“Men and women could buy cases decorated with geometric designs in enamel, eggshell, and lacquer, as well as portable lighters, a relatively recent innovation.”
“Inside sources say the TSO is playing Let’s Make a Deal with Gary Hanson, a globally respected Toronto-born veteran of the classical music business who retired last year as executive director of the Cleveland Orchestra. In Cleveland, he was lauded for overseeing the magnificent renovation of Severance Hall, increasing attendance and boosting fundraising.”
Karan Mahajan: “‘How’s it going?’ I ask the barista. ‘How’s your day been?’
‘Ah, not too busy. What are you up to?’
‘Not much. Just reading.’
This, I have learned, is one of the key rituals of American life. It has taken me only a decade to master.”
“Around 19,000 [black, Asian and minority ethnic] workers were employed in music and the performing and visual arts in 2015, compared to 12,000 in 2011 – a bigger change than in the wider creative industries (44%). Despite the surge, the 2015 figures means just 6.6% of all those in music and the performing and visual arts were black, Asian or from an ethnic minority, compared with 11.3% of those in the UK economy as a whole.”
This week: Boston Ballet has done some serious data diving to produce a successful season at the box office… NPR is finding gold in podcasts… When news becomes unmoored from its sources, do we care?… A “young” (didn’t know it was a noun, eh?) declares what will get “youngs” to the arts… Will the machines eventually determine our tastes in art?
“Who now wants a touring orchestra that’s just going to turn up, play, and go? Not many! So, if you are running an orchestra with shrinking public subsidy and are looking to tour, look around you, take account of the best practice from across the world including the UK, and mark your score with an accelerando.”
“Not only was I not a librarian, I wasn’t even really dealing in reading material. That the objects in our Little Free Library happened to be books was beside the point. The salient fact was that the items were free. We may as well, I suspected, have been offering plastic spoons, Allen wrenches and facial tissue. I tested this hypothesis by mixing in non-book items including an instructional DVD on how to use an exercise ball, and a few packets of echinacea seeds.”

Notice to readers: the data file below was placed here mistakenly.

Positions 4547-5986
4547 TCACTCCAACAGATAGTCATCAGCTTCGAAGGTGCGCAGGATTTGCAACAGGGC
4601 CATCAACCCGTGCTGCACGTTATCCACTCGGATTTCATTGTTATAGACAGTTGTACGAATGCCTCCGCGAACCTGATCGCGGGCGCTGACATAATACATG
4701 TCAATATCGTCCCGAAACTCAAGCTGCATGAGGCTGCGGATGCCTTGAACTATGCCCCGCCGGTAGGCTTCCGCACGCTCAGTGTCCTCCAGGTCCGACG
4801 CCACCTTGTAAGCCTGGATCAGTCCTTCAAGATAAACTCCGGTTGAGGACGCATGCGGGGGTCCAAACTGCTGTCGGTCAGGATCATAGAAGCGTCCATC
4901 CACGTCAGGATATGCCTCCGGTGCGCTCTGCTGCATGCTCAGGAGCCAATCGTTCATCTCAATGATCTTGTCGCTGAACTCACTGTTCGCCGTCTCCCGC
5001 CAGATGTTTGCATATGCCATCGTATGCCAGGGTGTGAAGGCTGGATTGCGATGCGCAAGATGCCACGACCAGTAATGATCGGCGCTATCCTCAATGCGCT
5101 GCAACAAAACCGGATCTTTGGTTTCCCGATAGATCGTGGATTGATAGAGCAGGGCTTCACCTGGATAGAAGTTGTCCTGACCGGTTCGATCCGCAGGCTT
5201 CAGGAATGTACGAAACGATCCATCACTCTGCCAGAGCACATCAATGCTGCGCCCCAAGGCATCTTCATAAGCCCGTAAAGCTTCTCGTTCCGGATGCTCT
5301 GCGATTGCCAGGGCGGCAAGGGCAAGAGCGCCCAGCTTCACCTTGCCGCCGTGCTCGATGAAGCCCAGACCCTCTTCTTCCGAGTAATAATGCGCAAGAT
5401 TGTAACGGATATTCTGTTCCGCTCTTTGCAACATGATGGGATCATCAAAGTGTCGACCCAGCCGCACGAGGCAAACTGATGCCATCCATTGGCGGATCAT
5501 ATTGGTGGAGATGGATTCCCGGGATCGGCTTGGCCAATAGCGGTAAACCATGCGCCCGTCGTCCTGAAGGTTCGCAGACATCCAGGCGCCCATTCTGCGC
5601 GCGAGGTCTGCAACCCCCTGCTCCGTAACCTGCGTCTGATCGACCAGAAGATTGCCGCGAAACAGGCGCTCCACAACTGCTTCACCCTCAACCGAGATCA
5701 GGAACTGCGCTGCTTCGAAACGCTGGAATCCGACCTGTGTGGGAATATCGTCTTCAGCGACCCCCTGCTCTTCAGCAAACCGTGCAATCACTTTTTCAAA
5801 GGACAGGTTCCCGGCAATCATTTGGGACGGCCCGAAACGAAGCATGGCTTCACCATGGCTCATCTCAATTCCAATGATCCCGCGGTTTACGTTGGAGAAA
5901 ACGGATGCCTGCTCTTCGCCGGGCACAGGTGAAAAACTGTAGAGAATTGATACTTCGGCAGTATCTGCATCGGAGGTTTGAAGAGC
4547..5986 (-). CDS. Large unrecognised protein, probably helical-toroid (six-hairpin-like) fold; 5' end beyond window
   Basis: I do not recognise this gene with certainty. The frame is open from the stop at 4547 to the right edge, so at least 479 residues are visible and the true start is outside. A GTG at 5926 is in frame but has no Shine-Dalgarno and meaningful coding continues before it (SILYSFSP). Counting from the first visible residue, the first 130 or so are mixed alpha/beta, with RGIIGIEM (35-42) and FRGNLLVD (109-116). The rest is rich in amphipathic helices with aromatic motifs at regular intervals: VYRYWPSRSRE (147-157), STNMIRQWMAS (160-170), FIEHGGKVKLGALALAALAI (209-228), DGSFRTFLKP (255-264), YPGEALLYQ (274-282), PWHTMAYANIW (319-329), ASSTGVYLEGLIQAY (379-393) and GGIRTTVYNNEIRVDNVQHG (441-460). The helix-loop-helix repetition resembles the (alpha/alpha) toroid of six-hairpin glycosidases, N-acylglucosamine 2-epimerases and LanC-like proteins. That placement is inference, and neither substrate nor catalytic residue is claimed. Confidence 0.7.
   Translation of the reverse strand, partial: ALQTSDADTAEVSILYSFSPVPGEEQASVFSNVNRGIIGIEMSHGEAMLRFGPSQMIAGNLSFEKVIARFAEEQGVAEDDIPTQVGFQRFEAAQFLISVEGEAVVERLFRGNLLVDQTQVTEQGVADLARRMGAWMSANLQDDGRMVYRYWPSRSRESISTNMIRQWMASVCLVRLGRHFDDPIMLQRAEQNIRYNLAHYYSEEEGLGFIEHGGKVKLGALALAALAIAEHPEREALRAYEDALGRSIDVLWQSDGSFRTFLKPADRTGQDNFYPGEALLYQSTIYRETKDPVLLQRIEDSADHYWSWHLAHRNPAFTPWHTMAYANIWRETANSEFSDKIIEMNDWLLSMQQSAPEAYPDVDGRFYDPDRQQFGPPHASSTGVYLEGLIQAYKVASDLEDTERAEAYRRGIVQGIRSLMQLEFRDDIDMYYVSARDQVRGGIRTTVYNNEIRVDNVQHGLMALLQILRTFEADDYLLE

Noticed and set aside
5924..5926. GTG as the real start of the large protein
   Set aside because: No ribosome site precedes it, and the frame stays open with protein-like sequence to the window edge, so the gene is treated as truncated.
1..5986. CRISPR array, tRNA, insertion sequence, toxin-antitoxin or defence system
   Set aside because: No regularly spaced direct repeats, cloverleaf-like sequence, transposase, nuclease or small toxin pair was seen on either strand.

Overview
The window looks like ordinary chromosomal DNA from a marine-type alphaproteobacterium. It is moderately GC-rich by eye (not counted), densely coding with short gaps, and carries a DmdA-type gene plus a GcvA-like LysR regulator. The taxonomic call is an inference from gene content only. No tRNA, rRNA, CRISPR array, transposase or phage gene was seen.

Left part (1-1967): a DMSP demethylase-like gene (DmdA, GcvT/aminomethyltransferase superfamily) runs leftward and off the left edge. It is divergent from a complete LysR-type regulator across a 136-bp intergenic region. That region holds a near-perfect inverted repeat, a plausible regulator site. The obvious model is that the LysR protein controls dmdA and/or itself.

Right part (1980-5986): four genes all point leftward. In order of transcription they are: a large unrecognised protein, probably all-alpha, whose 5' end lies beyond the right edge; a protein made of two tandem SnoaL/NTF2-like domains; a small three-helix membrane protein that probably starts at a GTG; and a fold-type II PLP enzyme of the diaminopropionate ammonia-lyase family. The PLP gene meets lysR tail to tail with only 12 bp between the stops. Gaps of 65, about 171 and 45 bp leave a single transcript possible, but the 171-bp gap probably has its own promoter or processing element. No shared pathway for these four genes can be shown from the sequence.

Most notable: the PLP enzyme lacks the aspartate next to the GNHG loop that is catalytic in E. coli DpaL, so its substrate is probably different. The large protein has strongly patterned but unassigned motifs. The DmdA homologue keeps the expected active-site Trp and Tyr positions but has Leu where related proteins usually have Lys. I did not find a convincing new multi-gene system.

“There’s a very narrow doorway through which big ideas get to audiences,” said Chris Jackson, the editor-in-chief of Random House’s One World imprint. But as mainstream culture looks increasingly unlike America, there’s reason to hope cultural gatekeepers will soon be forced to expand their horizons.
James Blachowicz argues that what we think of as the scientific method is basically the same as the process by which one edits a poem or hones a philosophical argument.
Two professional conservatives, the New York Times Op-Ed columnist and Arthur Brooks (no relation), president of the American Enterprise Institute, offer some ideas convincing enough that the leftish Atlantic is willing to post them.
“Crediting a host of new techniques that include variable pricing, alternating repertoire, and an enhanced social media presence, Boston Ballet is reporting that last season marked the company’s highest attendance levels in more than a decade and its best ticket revenues in the company’s 53-year history.”
“Kiarostami, whose subtly enigmatic films” – among them A Taste of Cherry, The Wind Will Carry Us, Certified Copy – “play brilliantly with audiences’ preconceptions, was considered one of the greatest directors in contemporary world cinema.”